As the executive orders pile up and President Biden seeks to distance his administration from President Trump’s, he should be careful to preserve and learn from the things Trump got right.
One such positive legacy is the work of Dr. Elinore McCance-Katz on improving services for people with serious mental illnesses. McCance-Katz resigned in early January after almost four years as the first assistant secretary for mental health and substance use and the director of the Substance Abuse and Mental Health Services Administration (SAMHSA), which runs point on federal mental-health policy.
As the first psychiatrist to lead SAMHSA since its establishment in 1992, McCance-Katz greatly improved the agency, which had a woeful track record of discounting the needs of those with serious mental illnesses such as psychotic disorders and severe depression before she took over. President Biden and his nominee to lead the Department of Health and Human Services, Xavier Becerra, should select a successor who will maintain and build on her commitment to the most severely mentally ill.
McCance-Katz walked into an agency whose philosophy and practices championed the rights of the most helpless mental-illness sufferers to refuse care — and thus to remain in the grips of their illnesses. An annual SAMHSA-funded “Alternatives Conference” featured speakers who voiced anti-psychiatry views, discouraging patients from taking medication.
From her first day on the job, McCance-Katz, who’d earlier served as chief medical officer of the Rhode Island Department of Behavioral Healthcare, set out to re-balance the agency’s priorities, placing a much-needed emphasis on the treatment of serious mental illnesses.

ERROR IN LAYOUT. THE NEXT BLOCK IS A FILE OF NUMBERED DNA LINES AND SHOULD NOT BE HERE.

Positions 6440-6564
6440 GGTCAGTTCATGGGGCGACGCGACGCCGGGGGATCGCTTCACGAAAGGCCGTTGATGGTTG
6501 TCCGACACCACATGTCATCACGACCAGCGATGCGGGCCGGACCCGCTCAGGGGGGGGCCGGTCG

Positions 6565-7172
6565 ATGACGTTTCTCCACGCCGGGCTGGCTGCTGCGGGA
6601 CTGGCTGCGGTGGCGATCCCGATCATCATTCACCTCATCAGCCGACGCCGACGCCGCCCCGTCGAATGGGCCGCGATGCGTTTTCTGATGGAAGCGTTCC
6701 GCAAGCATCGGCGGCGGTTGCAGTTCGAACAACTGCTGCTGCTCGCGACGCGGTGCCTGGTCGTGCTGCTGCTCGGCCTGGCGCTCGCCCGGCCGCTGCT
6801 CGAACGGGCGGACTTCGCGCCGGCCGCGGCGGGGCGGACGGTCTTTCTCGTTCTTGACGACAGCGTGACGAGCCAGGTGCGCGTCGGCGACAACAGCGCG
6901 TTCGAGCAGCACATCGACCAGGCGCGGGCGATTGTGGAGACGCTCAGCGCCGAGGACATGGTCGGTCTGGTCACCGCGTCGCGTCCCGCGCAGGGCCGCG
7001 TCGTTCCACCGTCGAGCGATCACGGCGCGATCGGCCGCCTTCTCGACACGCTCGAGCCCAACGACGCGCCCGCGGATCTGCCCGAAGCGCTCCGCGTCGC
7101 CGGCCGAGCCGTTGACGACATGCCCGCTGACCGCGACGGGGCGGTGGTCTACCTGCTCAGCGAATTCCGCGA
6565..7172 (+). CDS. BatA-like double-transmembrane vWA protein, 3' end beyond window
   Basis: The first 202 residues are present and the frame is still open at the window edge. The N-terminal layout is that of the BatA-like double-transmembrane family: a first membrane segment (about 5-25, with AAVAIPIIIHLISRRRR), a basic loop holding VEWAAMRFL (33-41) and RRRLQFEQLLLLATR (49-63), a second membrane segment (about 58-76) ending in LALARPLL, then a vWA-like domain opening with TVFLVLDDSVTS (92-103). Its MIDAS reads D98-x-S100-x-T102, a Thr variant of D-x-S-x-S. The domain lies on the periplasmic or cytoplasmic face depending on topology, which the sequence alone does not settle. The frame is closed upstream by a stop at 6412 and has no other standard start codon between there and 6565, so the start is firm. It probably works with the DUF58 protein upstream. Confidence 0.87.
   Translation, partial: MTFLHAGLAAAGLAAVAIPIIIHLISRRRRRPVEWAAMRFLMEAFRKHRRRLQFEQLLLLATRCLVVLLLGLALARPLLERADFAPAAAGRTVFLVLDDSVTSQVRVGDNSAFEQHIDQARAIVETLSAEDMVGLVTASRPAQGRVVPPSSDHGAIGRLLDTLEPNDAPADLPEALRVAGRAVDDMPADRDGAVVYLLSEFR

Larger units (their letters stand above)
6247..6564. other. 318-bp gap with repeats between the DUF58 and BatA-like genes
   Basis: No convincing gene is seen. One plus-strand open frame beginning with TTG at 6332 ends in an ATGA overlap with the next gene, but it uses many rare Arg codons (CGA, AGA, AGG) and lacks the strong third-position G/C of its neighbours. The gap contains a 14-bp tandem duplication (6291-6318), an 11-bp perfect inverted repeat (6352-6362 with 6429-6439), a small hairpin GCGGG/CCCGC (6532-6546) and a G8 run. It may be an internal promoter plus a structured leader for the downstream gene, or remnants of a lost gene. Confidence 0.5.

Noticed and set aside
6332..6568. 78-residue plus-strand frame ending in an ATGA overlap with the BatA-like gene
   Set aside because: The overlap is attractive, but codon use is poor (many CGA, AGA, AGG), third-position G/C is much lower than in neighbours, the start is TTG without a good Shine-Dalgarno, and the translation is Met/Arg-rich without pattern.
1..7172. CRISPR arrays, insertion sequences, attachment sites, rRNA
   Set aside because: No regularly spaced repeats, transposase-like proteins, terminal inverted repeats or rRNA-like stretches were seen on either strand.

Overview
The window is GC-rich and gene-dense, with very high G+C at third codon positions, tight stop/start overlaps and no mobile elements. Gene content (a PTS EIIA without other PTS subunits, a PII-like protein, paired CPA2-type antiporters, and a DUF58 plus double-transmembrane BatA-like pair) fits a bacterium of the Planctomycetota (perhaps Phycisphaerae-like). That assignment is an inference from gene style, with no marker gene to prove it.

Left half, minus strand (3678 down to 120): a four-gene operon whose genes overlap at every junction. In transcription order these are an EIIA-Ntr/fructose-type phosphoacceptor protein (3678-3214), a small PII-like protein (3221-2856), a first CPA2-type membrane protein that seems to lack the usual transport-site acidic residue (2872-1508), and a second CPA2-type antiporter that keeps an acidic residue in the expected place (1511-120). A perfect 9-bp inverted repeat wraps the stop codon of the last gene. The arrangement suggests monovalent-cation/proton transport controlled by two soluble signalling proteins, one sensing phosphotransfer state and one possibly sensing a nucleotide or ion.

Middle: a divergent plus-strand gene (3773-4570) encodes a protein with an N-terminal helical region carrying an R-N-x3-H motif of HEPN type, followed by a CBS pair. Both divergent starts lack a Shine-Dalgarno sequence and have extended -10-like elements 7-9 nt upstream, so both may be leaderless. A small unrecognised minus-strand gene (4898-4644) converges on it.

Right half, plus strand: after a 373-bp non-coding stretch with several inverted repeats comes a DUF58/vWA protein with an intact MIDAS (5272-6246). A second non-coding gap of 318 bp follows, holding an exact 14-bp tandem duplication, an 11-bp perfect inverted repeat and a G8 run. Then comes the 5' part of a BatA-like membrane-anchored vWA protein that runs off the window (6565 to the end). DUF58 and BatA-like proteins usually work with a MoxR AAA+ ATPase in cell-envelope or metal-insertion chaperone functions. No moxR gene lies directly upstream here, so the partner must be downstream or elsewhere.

High on her agenda was increasing the availability of psychiatric beds. She secured Medicaid-waiver authority to allow states to modify the so-called IMD (Institutions for Mental Disease) exclusion, which had forbidden payment for patients between ages 21 and 64 to obtain care in facilities that primarily provided mental-health care and contained more than 16 beds.
To keep fragile patients from slipping between the cracks after hospital discharge, she had SAMHSA fund 37 Assisted Outpatient Treatment (AOT) demonstration projects across the country. Under AOT, courts can order into community-based treatment individuals with an established history of ceasing to take their medication and becoming a danger to themselves or others. When faithfully implemented, AOT programs dramatically decrease psychiatric hospitalizations, emergency-room visits, incarceration rates, and homelessness.
To expand outpatient-treatment slots, McCance-Katz increased funding for Certified Community Behavioral Health Clinics from $100 million to $450 million and required the clinics to provide 24/7 crisis services as an alternative to costly emergency-room visits.
McCance-Katz aided another invisible population — the approximately 20 percent of jail inmates and 15 percent of state-prison inmates with severe mental illnesses — by revising federal guidelines to allow Mental Health Block Grants to be spent on their treatment. And she had SAMHSA begin filling gaps in what experts know about the broader spectrum of severely mentally ill Americans through a new $30 million Mental and Substance Use Disorders Prevalence Study — the first such federal study in 40 years.
In naming the next SAMHSA head, Biden and Becerra must resist calls to reverse some of McCance-Katz’s initiatives and return to the old regime, under which people with severe mental illnesses were regarded as second-class constituents. The new administration should instead look for a leader who will build on McCance-Katz’s groundbreaking work in caring for those with the most devastating diseases of the mind and brain.
— Dr. E. Fuller Torrey is the associate director of research at the Stanley Medical Research Institute. Dr. Sally Satel is a visiting professor of psychiatry at Columbia University’s Vagelos College of Physicians and Surgeons and a resident scholar at the American Enterprise Institute.